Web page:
Butler County governments brace for big drop in revenues: What they’re saying

Most businesses are closed at Liberty Center due to the to Stay-At-Home order in place. The coronavirus pandemic is really just in its infancy here but Butler County governments are starting to take steps in case sales, income tax and other revenues tumble under shelter in place orders. The largest revenue source for county government is sales tax. While people are still allowed to shop, and are in some cases are spending a lot hoarding things like toilet paper, the projected $44 million in Butler County sales tax revenues is sure to plummet the longer the pandemic lingers. NICK GRAHAM / STAFF

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Most businesses are closed at Liberty Center due to the to Stay-At-Home order in place. The coronavirus pandemic is really just in its infancy here but Butler County governments are starting to take steps in case sales, income tax and other revenues tumble under shelter in place orders. The largest revenue source for county government is sales tax. While people are still allowed to shop, and are in some cases are spending a lot hoarding things like toilet paper, the projected $44 million in Butler County sales tax revenues is sure to plummet the longer the pandemic lingers. NICK GRAHAM / STAFF

Butler County governments are starting to take steps for expected drops in sales, income tax and other revenues due to the coronavirus pandemic.

The largest revenue source for county government is sales tax. While people are still allowed to shop and in some cases are spending plenty hoarding items like food, cleaners and toilet paper, the projected $44 million in Butler County sales tax revenue is sure to plummet the longer the pandemic lingers. Sales tax amounts for 40 percent of the county general fund revenues.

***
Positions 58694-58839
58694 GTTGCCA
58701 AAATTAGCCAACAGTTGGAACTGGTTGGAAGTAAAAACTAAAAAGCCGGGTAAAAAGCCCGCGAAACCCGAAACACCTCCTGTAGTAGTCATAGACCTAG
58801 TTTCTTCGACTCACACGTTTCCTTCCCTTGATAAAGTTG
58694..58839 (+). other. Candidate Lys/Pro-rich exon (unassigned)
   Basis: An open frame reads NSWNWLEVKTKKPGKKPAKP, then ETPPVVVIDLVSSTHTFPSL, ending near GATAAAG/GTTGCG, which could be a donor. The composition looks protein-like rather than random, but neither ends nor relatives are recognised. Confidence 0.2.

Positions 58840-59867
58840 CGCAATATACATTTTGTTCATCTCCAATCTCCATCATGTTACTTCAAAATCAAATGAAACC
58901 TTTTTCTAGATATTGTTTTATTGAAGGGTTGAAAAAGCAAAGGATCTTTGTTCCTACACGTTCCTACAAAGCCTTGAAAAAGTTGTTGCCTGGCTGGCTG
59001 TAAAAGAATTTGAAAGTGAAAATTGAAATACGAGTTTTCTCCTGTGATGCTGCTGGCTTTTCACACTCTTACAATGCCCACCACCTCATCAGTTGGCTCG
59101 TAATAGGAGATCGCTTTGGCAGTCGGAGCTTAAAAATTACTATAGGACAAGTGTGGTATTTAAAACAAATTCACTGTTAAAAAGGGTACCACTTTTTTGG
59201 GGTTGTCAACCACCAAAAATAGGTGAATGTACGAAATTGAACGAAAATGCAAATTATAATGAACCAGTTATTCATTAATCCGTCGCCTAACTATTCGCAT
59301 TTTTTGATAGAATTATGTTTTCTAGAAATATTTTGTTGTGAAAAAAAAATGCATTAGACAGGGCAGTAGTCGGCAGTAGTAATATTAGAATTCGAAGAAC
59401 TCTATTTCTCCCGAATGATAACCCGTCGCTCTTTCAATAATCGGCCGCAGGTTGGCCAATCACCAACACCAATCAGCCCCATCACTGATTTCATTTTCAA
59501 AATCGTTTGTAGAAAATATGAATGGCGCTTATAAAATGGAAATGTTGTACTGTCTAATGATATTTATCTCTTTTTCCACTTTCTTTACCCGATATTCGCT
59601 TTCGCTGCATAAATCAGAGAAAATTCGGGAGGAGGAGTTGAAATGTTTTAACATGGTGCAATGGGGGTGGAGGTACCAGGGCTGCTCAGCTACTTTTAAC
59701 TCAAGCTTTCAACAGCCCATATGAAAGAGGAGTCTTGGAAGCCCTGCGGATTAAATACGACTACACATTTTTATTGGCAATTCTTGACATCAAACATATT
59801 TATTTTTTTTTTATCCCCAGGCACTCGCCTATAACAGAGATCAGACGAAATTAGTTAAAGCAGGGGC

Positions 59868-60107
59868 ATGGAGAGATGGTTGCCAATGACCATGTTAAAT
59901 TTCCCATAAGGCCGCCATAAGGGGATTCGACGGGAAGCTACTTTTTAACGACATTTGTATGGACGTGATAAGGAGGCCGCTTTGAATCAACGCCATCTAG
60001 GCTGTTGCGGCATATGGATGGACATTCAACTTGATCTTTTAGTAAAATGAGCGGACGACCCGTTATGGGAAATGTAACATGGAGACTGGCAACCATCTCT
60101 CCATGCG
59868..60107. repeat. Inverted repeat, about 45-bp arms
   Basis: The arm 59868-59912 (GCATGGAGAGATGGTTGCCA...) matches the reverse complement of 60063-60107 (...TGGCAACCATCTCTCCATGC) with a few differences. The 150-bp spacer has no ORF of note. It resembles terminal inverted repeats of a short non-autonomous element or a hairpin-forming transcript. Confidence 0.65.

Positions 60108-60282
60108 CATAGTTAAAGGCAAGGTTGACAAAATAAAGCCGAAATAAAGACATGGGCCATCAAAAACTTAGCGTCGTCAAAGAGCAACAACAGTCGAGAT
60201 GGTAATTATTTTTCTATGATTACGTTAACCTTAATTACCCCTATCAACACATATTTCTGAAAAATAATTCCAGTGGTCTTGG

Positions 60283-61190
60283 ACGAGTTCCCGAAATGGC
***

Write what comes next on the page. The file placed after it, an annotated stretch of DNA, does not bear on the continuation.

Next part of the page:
Almost 3.3 million Americans filed for unemployment benefits last week, 4.7 times larger than the old record for a week, which was set in October 1982. In Ohio for the same week there were 187,780 initial jobless claims, up from 7,042 a week earlier.

Commissioner Don Dixon said this bleak picture will surely hit the county’s budget, but no one knows by how much.

“We’re tracking it as closely as we can right now, we’ve communicated with all of our office holders, we don’t know where this thing’s going but we know it’s not going up for a little bit,” said. “We’ve asked them to hold the budget, save where you can because we don’t know what the picture is going to look like.”

The county was poised to erase the general debt by year’s end and also planned to have $14 million in the budget stabilization fund by then.

“I think we have one of the strongest balance sheets in the state,” Commissioner T.C. Rogers said. “We’re fortunate that we do have resources in a strictly unforeseen crisis like this. But that doesn’t mean we’re still not going to be prudent and diligent in using those resources.”

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County Administrator Judi Boyko said other revenue sources are also vulnerable, such as investment interest, hotel tax, property tax, building permit fees, recorder/transfer fees to name a few. She plans to have the finance department calculate possible budget impact scenarios. Looking back to the Great Recession in 2008 will be instructive, but she doesn’t believe the pandemic will have as detrimental an effect as that crisis did.

“The modeling will allow the county to predict discrepancy between revenue projections when the 2020 operating budget was calculated to now,” she said. “With unrealized revenue collections, the Board of Commissioners will have data to determine if any budget reductions are necessary.”